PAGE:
Previous research by the UCLA team discovered that searching online resulted in a more than twofold increase in brain activation in older adults with earlier experience, compared with those with little Internet experience. According to Dr. Small, the new findings suggest that it may take only days for those with minimal experience to match the activity levels of those with years of experience.

Further studies may address the impact of the Internet on younger individuals and help identify facets of online searching that generate the greatest levels of brain activation.

Related Links:

University of California, Los Angeles



Channels

Radiography

view channel
Image: The AeroDR Premium is an extremely light cassette-type digital radiography detector with improved strength (Photo courtesy of Konica Minolta).

Cassette-Type Digital Radiography Detector Designed to Reduce Waiting Times

Key features of a new cassette-type digital radiography (DR) system includes an extremely light weight of 2.6 kg; improved load resistance and drop impact resistance; and reduced waiting time due to shortened... Read more

Ultrasound

view channel
Image: Purdue University researchers are using ultrasound images like this one to study abdominal aortic aneurysms, a potentially fatal condition that is the 13th leading cause of death in the United States (Photo courtesy of Purdue University/Weldon School of Biomedical Engineering).

Ultrasound Provides Insights into Abdominal Aortic Aneurysms

Researchers are assessing the effectiveness of the use of ultrasound to study lethal abdominal aortic aneurysms (AAAs), a bulging of the aorta that is typically fatal when it ruptures, and for which there... Read more

Nuclear medicine

view channel
Image: Symbia Evo Excel combines excellent SPECT image resolution and detector sensitivity with a small room size requirement thus designed to fit into almost any existing nuclear medicine exam room (Photo courtesy of Siemens Healthcare).

New SPECT System Scans Virtually Every Patient and Is Designed to Fit into Most Nuclear Medicine Exam Rooms

A new single photon emission computed tomography (SPECT) system combines image resolution and detector sensitivity with the smallest room size requirement in its class. Siemens Healthcare’s (Erlangen,... Read more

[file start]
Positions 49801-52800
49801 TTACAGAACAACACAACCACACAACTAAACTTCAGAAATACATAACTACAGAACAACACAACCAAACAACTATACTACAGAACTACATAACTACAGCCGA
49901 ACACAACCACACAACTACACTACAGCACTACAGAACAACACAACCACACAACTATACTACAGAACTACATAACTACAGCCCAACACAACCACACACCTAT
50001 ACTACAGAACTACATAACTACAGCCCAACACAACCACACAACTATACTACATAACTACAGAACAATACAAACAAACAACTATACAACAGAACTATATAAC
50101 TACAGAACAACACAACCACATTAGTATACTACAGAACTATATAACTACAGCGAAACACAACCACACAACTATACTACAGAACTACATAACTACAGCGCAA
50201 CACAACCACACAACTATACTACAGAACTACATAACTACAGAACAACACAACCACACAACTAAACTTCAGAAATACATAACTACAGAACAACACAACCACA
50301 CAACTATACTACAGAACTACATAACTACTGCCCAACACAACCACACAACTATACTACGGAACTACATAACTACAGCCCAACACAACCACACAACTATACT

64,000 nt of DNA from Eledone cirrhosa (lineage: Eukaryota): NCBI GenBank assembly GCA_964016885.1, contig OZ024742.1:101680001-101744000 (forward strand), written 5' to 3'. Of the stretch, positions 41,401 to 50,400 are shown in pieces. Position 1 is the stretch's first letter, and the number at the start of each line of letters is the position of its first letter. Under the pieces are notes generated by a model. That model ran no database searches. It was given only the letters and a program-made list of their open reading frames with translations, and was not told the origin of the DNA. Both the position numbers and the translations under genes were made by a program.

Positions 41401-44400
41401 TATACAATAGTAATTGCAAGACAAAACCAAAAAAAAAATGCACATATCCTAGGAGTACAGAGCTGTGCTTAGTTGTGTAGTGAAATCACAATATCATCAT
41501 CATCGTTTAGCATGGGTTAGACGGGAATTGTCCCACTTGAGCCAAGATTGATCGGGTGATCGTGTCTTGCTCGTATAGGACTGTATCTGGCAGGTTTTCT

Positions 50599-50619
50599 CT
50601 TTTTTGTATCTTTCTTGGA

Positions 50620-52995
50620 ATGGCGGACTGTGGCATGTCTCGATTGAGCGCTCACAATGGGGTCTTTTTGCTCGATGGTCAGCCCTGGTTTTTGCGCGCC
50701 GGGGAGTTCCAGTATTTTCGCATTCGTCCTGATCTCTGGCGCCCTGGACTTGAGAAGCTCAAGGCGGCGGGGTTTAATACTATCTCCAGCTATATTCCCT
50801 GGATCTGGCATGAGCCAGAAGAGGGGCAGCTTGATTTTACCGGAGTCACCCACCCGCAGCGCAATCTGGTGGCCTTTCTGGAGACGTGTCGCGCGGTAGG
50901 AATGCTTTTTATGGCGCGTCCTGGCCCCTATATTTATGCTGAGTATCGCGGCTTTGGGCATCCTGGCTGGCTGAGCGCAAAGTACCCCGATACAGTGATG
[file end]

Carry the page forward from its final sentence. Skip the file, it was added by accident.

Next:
General/Advanced Imaging

view channel
Image: A collaborative effort between EPFL, CNRS, ENS Lyon, CPE Lyon, and ETH Zürich has led to the development of a novel approach that can considerably improve the capabilities of medical imaging with safer procedures for the patient (Photo courtesy of EPFL - Ecole Polytechnique Fédérale de Lausanne).

Collaboration to Make Diagnostic Medical Imaging Less Hazardous Using Hyperpolarization Agents

A collaborative effort by scientists has led to the development of an innovative strategy that can considerably improve the capabilities of medical imaging with safer procedures for the patient.... Read more

Imaging IT

view channel
Image: The Coronis Uniti diagnostic image display supports PACS and breast imaging in color and grayscale (Photo courtesy of Barco).

Diagnostic Image Display Designed for Both PACS and Breast Imaging

The first diagnostic display designed for both picture archiving and communication systems (PACS) and breast imaging provides excellent image quality, inventive productivity features, and a focus on ergonomics.... Read more

Industry News

view channel

Global Partnership Provides Treatment Planning Support for Modulated Arc Radiotherapy

Varian Medical Systems (Palo Alto, CA, USA) Eclipse treatment planning software can now be used to plan modulated arc radiotherapy (mARC) treatments at sites using Siemens Healthcare (Erlangen, Germany) medical linear accelerators. Varian Medical Systems and Siemens Healthcare presented their range of solutions that... Read more
 
Copyright © 2000-2014 Globetech Media. All rights reserved.